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Youth Protection Quiz II

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I find the scenarios in Youth Protection Training very helpful.

 

Our SM is operating in what he calls a gray area and I would like to discuss with him with the added benefit of your wisdom. I've approached him once, after a previous SM observed something odd, and was basically told I did not really get Youth Protection Training (7 years of scout leadership, trained twice in person, 3x online and one Train the Trainer).

 

So here's my extension of Youth Protection Quiz

 

True / False

 

1) Youth Protection Coverage starts and ends with the event's open and close. SM taking an unrelated youth home with him to unload the car is ok.

 

2) Driving unrelated youth to / from events is ok since roads are public, plus youth protection coverage has not started. Insurance is in place because we are in Class A's, but Youth Protection is not.

 

3) Arriving at camp alone with unrelated youth 30 minutes ahead of the Troop is not okay, but just an unfortunate result of poor planning.

 

4) Inviting an unrelated youth over to a leader's house alone to work on gear, advancement, youth leadership is acceptable since it is not an official event.

 

5) Inviting two unrelated youths over to a leader's house to work on gear, advancement, youth leadership is acceptable since it is not an official event.

 

6) A written note from parents will allow SM to waive one on one youth protection coverage. This is the old "friends of the family" thing. I do not drive my friends' kids who are Scouts that I've known for 7 years around one on one. I get that it is odd that "Uncle Joe" can pick up a kid but the SM or other leader can't drive him home alone. I dislike this note thing because now we have the Scouts that can drive with the SM alone and those that can't.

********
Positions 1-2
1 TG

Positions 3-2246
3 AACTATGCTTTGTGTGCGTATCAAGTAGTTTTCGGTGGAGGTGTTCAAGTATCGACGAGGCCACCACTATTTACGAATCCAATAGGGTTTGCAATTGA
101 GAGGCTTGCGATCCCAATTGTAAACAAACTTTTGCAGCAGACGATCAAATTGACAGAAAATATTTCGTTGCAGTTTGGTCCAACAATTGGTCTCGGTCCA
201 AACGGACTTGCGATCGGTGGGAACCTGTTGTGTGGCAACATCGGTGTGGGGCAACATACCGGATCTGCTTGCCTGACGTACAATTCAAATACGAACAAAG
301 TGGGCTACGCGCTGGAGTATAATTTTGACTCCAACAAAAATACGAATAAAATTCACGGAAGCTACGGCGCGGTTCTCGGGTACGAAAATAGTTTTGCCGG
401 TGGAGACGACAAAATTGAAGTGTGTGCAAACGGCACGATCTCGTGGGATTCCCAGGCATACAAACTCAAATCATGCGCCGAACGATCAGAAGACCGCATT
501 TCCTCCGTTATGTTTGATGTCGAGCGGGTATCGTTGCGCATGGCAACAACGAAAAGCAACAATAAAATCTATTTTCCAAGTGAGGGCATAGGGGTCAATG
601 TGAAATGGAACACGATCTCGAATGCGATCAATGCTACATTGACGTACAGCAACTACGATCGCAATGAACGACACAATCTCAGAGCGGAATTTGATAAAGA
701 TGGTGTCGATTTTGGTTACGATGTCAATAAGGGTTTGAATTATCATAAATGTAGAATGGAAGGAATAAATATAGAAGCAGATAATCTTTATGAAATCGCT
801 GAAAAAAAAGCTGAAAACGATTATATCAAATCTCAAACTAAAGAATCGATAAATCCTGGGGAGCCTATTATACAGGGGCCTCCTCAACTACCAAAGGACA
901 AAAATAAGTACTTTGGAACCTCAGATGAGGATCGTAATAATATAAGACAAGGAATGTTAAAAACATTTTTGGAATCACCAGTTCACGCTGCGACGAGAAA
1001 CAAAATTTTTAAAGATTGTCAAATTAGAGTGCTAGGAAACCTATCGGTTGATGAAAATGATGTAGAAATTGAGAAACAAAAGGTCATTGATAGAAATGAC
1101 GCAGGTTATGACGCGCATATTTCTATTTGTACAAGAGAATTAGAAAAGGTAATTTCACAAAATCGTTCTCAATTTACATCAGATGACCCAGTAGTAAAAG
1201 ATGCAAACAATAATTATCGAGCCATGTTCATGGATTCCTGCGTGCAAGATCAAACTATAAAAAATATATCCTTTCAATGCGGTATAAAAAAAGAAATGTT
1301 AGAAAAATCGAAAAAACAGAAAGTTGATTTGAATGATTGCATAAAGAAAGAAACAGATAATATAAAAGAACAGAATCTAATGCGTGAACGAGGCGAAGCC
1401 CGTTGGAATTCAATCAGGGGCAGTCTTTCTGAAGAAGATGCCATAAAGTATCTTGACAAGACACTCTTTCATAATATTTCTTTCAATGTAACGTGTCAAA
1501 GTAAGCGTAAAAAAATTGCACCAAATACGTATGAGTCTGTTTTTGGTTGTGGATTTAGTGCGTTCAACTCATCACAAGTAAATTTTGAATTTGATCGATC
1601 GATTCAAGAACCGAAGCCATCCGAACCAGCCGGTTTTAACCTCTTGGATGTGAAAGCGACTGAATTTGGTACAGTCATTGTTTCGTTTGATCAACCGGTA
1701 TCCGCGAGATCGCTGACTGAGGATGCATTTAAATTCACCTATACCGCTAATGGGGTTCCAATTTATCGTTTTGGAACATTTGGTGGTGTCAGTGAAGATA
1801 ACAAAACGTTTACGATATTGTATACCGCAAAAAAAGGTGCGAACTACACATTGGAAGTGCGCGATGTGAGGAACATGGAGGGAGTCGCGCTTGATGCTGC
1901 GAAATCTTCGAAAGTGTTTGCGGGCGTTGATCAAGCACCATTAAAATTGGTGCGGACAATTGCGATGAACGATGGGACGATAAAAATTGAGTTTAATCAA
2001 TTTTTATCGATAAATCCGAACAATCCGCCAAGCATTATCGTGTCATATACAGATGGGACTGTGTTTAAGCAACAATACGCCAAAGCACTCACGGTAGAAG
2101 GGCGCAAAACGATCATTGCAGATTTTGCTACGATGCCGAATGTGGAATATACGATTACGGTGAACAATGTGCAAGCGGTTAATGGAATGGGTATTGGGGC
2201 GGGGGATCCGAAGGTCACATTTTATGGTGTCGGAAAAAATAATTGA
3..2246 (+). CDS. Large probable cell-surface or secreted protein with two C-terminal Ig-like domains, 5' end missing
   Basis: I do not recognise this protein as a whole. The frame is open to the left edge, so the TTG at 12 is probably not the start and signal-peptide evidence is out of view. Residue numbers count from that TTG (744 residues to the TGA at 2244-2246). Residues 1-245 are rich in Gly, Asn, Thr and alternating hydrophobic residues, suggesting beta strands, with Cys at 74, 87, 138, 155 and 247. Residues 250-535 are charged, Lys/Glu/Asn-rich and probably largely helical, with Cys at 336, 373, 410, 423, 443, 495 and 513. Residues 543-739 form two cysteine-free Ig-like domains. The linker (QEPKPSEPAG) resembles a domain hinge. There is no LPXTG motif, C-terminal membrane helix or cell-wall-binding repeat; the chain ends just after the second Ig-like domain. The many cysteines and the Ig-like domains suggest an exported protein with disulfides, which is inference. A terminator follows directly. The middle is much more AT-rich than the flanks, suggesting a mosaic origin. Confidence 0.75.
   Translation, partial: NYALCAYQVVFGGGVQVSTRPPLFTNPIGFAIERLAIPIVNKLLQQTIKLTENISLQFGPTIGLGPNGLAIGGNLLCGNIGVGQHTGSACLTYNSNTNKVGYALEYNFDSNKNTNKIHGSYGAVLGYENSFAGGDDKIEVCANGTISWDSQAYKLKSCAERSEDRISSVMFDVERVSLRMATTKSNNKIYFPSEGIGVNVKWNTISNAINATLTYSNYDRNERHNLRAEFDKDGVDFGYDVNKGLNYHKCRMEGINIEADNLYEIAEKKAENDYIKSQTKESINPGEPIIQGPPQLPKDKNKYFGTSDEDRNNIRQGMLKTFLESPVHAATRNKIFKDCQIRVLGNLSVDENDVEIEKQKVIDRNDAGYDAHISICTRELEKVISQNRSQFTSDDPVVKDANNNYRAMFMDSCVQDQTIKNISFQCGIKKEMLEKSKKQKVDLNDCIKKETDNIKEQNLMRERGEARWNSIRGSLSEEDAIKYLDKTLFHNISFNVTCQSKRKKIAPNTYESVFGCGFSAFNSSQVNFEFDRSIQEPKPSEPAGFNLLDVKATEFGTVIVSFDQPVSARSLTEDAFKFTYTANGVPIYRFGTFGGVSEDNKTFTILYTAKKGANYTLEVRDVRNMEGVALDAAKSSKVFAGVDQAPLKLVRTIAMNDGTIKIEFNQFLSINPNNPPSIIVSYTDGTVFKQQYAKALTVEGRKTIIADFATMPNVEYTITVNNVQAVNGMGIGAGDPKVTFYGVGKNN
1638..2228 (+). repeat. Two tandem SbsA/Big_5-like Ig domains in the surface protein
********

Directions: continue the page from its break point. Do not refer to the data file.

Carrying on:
7) As part of mentoring the SPL/ASPL or other Youth Leaders the SM can go one on one. For example, 15-30 minutes alone with the Scout before or after a PLC.

 

8) OA follows different Youth Protection than Boy Scouts or Cub Scouts. It is a brotherhood, and the distinction between Arrowmen is not as clear as regular adult leaders and Scouts. Plus it is the honor society, and as such more trustworthy.

 

9) If any of the above are false, the District Executive can adjust Youth Protection so that things are ok. This is not the guy you'd usually bring Youth Protection issue to.

 

10) A parent being "around" (ex: readily available on cell phone just a mile up the road) makes it not one on one.

 

I am not gunning for the SM. I actually stepped aside as SM to let this guy take over because it was very important for him. He is doing a pretty good job. I am trying not to be the bitter former Scoutmaster with this - to me these are issues that are a) clear and b) easily avoidable (although he is a single guy without kids, it is easier for me since my son usually makes it 2 Scouts). The former-former SM, and neighboring SM have noticed these oddities and are looking to me to address the issue since I am still active in the Troop.